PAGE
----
Lex Records was almost a non-starter. The seed of an idea was planted when three Sheffield-based graduates, all coincidently named Tom and inspired by albums like Wu-Tang Clan’s Wu-Tang Forever and Ghostface Killah’s Iron Man, were running a hip hop night called Dropping Science. One of the Tom’s, Tom Brown, was working for Warp Records, and before their idea of running an independent label concurrent to Dropping Science was able to develop, he was whisked off to London, where the label relocated.
Warp had been active since 1989, and was best known at the time for releasing records by British electronic acts, like Aphex Twin, Nightmares On Wax, Boards Of Canada and Autechre, later venturing into left field hip hop by signing artists such as Prefuse 73 and Anti-Pop Consortium. After moving to the capital to run Warp’s live events and mail order store, Brown approached his bosses, Rob Mitchell and Steve Beckett, to tell them of his plan to start releasing 12-inch singles.
His intention was to start his own, small, independent operation in his spare time, but the bosses came back with an offer to support Brown and Lex Records was born as an imprint of Warp. Mitchell and Beckett did lay down ground rules, though: Brown would only release singles, and couldn’t work with artists that Warp were either already working with or on their immediate radar. Given that most of these were in the British electronic realm, and Brown had a background in hip hop with Dropping Science, he set his sights on US hip hop acts.
He’d been working closely with Prefuse 73 and while the terms meant that he couldn’t continue this relationship into Lex, he introduced Brown to Cincinnati beatmaker Boom Bip; the producer offering up his couch so that the pair could attend Scribble Jam, a mecca for the mid-west independent rap scene at the time. Brown found the opportunity too good to refuse. It was there that he would come face-to-face with the likes of Atmosphere, Sage Francis, Edan, Mr. Dibbs, Fat Jon, Boom Bip and Sage Francis for the first time, meetings which would prove invaluable to building the relationships that would get Lex off the ground.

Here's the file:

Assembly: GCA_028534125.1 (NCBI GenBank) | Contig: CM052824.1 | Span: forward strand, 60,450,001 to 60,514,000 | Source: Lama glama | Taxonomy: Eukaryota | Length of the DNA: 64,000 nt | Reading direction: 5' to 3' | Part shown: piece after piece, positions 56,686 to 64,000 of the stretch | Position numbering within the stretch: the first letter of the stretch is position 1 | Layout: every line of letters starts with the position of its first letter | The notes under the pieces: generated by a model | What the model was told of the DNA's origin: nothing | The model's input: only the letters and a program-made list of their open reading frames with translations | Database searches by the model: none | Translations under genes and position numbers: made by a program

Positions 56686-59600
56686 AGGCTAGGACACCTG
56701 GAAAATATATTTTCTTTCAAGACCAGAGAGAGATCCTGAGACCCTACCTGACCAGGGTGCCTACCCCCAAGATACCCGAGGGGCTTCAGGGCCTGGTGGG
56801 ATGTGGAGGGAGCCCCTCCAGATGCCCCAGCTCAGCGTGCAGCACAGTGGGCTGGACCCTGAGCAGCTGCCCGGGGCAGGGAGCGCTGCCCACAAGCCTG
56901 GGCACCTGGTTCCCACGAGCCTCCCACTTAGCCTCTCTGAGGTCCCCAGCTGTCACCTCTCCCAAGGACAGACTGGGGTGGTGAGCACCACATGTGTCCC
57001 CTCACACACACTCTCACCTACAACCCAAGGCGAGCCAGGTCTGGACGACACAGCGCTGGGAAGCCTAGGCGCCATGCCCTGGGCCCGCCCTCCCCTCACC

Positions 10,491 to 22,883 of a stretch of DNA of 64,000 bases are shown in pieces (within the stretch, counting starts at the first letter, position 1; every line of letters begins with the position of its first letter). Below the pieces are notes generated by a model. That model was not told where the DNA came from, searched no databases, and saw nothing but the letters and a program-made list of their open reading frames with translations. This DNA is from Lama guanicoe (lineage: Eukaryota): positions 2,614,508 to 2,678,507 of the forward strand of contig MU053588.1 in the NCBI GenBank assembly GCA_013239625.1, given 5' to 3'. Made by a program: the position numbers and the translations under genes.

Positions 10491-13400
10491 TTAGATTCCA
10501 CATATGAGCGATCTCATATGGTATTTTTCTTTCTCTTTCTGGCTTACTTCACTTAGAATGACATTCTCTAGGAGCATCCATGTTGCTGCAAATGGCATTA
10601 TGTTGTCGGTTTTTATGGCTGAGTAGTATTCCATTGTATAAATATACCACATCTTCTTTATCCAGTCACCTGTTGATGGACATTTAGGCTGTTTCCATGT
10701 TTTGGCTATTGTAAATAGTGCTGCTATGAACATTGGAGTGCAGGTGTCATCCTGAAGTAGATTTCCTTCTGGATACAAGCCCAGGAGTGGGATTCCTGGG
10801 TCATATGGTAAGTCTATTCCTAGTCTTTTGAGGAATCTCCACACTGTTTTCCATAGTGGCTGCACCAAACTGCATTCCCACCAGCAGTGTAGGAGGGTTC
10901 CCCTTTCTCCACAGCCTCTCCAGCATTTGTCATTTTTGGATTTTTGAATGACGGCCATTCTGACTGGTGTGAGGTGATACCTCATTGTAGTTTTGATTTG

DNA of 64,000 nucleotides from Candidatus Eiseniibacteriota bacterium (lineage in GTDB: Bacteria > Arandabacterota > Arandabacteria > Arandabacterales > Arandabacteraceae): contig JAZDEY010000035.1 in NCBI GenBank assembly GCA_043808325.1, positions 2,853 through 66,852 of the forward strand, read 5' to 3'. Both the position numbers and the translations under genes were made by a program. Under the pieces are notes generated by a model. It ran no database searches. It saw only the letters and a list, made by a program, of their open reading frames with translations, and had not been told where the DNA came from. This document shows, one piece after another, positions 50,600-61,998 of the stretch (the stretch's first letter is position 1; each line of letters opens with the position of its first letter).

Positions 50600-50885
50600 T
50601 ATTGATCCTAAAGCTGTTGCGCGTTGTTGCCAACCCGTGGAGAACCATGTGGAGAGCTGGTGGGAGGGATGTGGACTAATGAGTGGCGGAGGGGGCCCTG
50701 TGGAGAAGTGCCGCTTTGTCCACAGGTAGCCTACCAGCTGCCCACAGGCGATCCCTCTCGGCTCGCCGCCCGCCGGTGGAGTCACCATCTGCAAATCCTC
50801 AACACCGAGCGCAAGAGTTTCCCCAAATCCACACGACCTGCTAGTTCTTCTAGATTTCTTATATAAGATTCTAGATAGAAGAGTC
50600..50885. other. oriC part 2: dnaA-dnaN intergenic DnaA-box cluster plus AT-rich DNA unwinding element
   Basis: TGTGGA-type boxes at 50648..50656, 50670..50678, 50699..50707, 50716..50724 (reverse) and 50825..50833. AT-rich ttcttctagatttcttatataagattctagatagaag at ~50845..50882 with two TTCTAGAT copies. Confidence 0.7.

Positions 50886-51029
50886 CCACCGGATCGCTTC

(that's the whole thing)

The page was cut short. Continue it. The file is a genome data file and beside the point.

From the off, Lex was an unusual set up. Many notable independent hip hop labels of the time – Stones Throw, Def Jux and Rhymesayers – were based in the States, where the majority of their artists resided, but Lex had the appeal of Warp’s backing to give them an edge in the eyes of many unsigned artists. Boom Bip and Sage Francis’ group, the Non-Prophets, were particularly interested in working with Lex beyond singles, and soon Brown found himself back in the Warp boardroom, negotiating the idea of releasing albums.
As Lex grew, it thrived on hip hop’s tradition of collaboration: Danger Mouse would seek out Brooklyn’s Jemini the Gifted One to record a single, which became an album; a guest feature from the rapper’s friend Prince Po opened the door to another album, recorded in Danger Mouse’s house and featuring a verse from DOOM. As Brown describes it, “It’s kind of that ‘What If?’ thing. It would be amazing if these guys got in the studio together. That normally seems to be the route; that was how we started working with DOOM, Ghostface and most of the artists over the years.”
Amongst the records that Lex would work on, Brown wanted to leave growing space for creative anomalies. Often, hip hop labels would present themselves as crews; contributing verses and beats to each other’s releases, and performing together. While Lex encouraged interplay between signees, Brown didn’t want to close doors to other opportunities by appearing cliquey: “If people don’t really have much of a perception of the label, it’s not going to seem out of place if you want to put out something like Neon Neon, or an audio book with Alan Moore.”